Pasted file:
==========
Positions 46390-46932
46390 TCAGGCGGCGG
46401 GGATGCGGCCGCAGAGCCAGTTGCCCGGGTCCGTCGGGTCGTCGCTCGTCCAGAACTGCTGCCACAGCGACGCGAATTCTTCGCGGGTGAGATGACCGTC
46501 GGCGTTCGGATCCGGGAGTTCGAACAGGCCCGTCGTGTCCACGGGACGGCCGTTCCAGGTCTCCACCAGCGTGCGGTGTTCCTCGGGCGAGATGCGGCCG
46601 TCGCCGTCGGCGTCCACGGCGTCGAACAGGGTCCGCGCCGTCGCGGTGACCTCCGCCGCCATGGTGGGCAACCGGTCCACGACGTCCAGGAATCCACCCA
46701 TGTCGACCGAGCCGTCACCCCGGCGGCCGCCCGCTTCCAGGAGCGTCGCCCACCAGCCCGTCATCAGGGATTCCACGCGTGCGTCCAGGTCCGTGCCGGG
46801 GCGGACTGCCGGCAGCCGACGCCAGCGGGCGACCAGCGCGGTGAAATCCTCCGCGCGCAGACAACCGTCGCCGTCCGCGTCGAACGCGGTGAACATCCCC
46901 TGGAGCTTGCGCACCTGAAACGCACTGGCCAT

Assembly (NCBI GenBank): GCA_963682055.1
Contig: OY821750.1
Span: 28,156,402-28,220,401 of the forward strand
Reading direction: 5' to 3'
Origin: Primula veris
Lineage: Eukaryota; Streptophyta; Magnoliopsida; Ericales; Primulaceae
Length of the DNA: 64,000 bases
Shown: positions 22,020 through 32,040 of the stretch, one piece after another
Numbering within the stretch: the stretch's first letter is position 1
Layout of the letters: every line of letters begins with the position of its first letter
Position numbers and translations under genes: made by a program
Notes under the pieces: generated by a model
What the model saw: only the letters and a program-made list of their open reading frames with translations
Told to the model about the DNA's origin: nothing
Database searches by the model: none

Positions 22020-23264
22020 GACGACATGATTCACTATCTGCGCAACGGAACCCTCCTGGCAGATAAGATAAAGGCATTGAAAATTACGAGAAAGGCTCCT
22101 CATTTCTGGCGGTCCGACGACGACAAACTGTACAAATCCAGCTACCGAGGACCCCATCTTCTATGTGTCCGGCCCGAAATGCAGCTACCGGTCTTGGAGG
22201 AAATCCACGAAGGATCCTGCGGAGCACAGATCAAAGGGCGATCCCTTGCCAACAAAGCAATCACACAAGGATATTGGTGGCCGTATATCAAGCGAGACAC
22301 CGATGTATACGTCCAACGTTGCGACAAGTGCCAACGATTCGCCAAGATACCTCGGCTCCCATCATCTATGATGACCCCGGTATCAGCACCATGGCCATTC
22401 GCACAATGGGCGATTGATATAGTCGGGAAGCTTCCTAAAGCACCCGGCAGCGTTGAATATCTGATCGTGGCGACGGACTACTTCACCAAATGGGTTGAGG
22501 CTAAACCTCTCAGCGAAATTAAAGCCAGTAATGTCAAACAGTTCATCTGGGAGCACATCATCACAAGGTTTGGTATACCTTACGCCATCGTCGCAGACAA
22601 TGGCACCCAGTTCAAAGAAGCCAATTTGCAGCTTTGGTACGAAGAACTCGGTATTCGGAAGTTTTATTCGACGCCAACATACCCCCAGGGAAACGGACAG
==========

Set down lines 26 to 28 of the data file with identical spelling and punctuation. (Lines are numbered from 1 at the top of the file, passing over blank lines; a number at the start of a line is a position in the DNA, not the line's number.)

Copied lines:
22101 CATTTCTGGCGGTCCGACGACGACAAACTGTACAAATCCAGCTACCGAGGACCCCATCTTCTATGTGTCCGGCCCGAAATGCAGCTACCGGTCTTGGAGG
22201 AAATCCACGAAGGATCCTGCGGAGCACAGATCAAAGGGCGATCCCTTGCCAACAAAGCAATCACACAAGGATATTGGTGGCCGTATATCAAGCGAGACAC
22301 CGATGTATACGTCCAACGTTGCGACAAGTGCCAACGATTCGCCAAGATACCTCGGCTCCCATCATCTATGATGACCCCGGTATCAGCACCATGGCCATTC